What’s Really Going On?

“ I’ll tell you what I want,” she shouted back. “I want a partner. A friend. A husband who cares about his family as much as he cares about himself.”

The above excerpt is from The Hero’s Choice, but I want you to look at this passage out of context. What is your perception of the woman speaking? What is your perception of the person she’s speaking to?

Here are some possibilities:

• Isn’t that just like a man? They’re all self-centered and unfeeling – why is she even surprised?

• Nag, nag, nag. Criminy, the guy’s trying to make a living and all she can do is harp.

• The tragedy . . . one more marriage dissolves. After a fight like that, they don’t stand a shot of surviving.

• Wow! I don’t know what’s going on between them, but she sure sounds stressed out – poor thing.

Now, here’s the key question:

What do we really know?

Based only on this passage, we know this: An angry woman is shouting about what she wants. We can probably safely assume that she’s yelling at her husband, but even that is an assumption; she could be yelling to her sister or a bus driver for all we know.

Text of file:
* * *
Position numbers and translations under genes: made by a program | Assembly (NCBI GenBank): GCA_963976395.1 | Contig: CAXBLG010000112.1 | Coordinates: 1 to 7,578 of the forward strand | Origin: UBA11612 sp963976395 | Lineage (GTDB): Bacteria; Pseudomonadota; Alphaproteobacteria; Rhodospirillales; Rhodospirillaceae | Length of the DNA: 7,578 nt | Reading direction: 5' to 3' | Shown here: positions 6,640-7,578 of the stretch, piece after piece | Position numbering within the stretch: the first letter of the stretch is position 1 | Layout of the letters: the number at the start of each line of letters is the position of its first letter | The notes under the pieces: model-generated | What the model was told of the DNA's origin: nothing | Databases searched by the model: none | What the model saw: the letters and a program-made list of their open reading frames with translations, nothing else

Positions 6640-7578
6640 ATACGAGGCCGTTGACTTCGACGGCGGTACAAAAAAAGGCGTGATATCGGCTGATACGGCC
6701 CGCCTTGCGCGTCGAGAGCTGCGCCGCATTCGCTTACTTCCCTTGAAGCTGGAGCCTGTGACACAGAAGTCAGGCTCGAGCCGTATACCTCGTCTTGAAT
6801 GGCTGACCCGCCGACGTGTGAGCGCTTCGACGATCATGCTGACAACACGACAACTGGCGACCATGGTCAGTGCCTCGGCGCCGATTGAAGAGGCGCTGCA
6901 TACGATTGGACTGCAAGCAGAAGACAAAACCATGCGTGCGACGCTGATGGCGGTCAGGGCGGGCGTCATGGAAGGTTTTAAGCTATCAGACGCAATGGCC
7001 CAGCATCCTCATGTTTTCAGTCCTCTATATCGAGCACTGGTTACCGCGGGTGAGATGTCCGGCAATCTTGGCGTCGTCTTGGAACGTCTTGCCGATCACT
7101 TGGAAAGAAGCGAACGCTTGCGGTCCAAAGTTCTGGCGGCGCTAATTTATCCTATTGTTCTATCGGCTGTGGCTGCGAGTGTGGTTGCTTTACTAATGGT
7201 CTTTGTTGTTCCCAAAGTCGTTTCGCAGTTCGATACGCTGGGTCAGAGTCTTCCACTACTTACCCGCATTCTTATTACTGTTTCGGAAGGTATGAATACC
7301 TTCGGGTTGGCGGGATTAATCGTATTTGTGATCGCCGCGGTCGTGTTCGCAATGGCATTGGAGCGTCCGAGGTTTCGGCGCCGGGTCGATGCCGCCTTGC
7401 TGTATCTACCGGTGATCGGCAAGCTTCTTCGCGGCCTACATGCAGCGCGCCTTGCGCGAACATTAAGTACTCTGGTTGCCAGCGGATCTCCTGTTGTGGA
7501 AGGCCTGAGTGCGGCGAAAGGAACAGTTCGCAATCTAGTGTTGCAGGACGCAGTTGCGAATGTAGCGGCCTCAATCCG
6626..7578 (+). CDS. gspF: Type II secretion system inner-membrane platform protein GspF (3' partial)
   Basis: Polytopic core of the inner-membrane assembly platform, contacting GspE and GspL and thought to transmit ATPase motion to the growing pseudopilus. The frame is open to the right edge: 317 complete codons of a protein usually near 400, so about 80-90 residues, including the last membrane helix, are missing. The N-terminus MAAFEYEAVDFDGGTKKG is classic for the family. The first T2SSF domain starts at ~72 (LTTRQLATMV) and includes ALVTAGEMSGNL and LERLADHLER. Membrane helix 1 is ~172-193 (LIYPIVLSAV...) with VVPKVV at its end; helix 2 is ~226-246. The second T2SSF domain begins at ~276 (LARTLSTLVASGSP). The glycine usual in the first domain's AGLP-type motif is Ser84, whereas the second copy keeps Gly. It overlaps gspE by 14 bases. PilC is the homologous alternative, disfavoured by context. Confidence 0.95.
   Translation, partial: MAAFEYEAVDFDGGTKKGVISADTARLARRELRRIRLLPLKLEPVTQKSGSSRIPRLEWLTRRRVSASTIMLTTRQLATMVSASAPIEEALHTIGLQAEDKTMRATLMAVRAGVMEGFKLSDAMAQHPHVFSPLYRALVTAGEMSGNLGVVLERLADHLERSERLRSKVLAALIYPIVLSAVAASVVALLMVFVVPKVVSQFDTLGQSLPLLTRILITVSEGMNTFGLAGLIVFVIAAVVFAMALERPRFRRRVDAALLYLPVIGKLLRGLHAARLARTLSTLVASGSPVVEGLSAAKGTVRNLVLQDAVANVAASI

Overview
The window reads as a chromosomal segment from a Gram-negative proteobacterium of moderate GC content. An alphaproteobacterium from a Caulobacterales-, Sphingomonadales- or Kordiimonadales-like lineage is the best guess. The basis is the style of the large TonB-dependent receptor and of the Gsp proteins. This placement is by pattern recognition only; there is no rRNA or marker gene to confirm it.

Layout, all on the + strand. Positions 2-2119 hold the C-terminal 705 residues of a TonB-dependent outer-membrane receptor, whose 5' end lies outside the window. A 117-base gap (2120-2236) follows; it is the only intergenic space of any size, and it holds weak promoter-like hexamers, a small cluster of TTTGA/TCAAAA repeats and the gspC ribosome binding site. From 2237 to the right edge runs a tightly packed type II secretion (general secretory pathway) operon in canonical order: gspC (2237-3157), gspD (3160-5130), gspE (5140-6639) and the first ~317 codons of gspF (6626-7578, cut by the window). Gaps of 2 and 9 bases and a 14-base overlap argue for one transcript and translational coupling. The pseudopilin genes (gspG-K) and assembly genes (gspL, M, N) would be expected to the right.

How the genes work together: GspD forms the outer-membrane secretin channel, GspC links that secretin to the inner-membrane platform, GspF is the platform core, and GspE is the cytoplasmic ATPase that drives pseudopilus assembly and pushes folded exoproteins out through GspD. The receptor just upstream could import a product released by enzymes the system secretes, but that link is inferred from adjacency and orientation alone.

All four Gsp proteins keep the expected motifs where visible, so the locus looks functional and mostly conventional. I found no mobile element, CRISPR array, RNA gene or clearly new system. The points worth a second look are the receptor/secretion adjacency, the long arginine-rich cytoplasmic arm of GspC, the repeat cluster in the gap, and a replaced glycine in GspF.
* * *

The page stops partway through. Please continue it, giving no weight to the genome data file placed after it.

In the story, she – her name is Kathy – is yelling at her husband Hal, who has just been fired from the company he created from the ground up. Hal’s read on what she said goes like this:
It was one thing to lose his position, status, income, and the support of partners he thought were his friends. But to have Kathy turn on him was more than he could stand . . . Something – someone – had to change and, as far as he was concerned, that someone was Kathy.

So his perception is, what? That Kathy has turned on him.

Why is this important? Because how you perceive reality has as much – and sometimes more – impact on what happens next as reality itself. Please don’t minimize the importance of this statement as you seek your personal development. In fact, let me say it again:

How you perceive reality has as much – and sometimes more – impact on what happens next as reality itself.

Studies have shown that teaching people to reinterpret events in a positive, realistic way can be as effective in treating clinical depression as medications. Can you see how becoming the master of your perceptions will be a powerful instrument for personal development in your life?

Roger K. Allen, Ph.D. is an expert in personal transformation, leadership, and teams. His tools and methods have helped hundreds of businesses and tens of thousands of people transform the ways they work and live. To learn more, visit www.theheroschoice.com.


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